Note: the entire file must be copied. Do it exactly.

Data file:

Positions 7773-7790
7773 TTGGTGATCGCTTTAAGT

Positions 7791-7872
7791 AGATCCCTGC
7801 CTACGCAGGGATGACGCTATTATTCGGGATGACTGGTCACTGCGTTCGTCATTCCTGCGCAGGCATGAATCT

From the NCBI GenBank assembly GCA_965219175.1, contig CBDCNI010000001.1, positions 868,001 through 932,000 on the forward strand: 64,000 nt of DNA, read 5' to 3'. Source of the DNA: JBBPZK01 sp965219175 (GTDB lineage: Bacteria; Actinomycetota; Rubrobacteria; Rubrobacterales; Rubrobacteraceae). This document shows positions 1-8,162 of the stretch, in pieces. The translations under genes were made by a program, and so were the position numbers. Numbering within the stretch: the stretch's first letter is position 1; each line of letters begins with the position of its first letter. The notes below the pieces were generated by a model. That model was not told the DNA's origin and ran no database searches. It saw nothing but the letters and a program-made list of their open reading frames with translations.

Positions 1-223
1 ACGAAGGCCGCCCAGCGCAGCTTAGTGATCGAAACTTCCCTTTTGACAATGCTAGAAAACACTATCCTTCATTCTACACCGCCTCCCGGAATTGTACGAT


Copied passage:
Positions 7773-7790
7773 TTGGTGATCGCTTTAAGT

Positions 7791-7872
7791 AGATCCCTGC
7801 CTACGCAGGGATGACGCTATTATTCGGGATGACTGGTCACTGCGTTCGTCATTCCTGCGCAGGCATGAATCT

From the NCBI GenBank assembly GCA_965219175.1, contig CBDCNI010000001.1, positions 868,001 through 932,000 on the forward strand: 64,000 nt of DNA, read 5' to 3'. Source of the DNA: JBBPZK01 sp965219175 (GTDB lineage: Bacteria; Actinomycetota; Rubrobacteria; Rubrobacterales; Rubrobacteraceae). This document shows positions 1-8,162 of the stretch, in pieces. The translations under genes were made by a program, and so were the position numbers. Numbering within the stretch: the stretch's first letter is position 1; each line of letters begins with the position of its first letter. The notes below the pieces were generated by a model. That model was not told the DNA's origin and ran no database searches. It saw nothing but the letters and a program-made list of their open reading frames with translations.

Positions 1-223
1 ACGAAGGCCGCCCAGCGCAGCTTAGTGATCGAAACTTCCCTTTTGACAATGCTAGAAAACACTATCCTTCATTCTACACCGCCTCCCGGAATTGTACGAT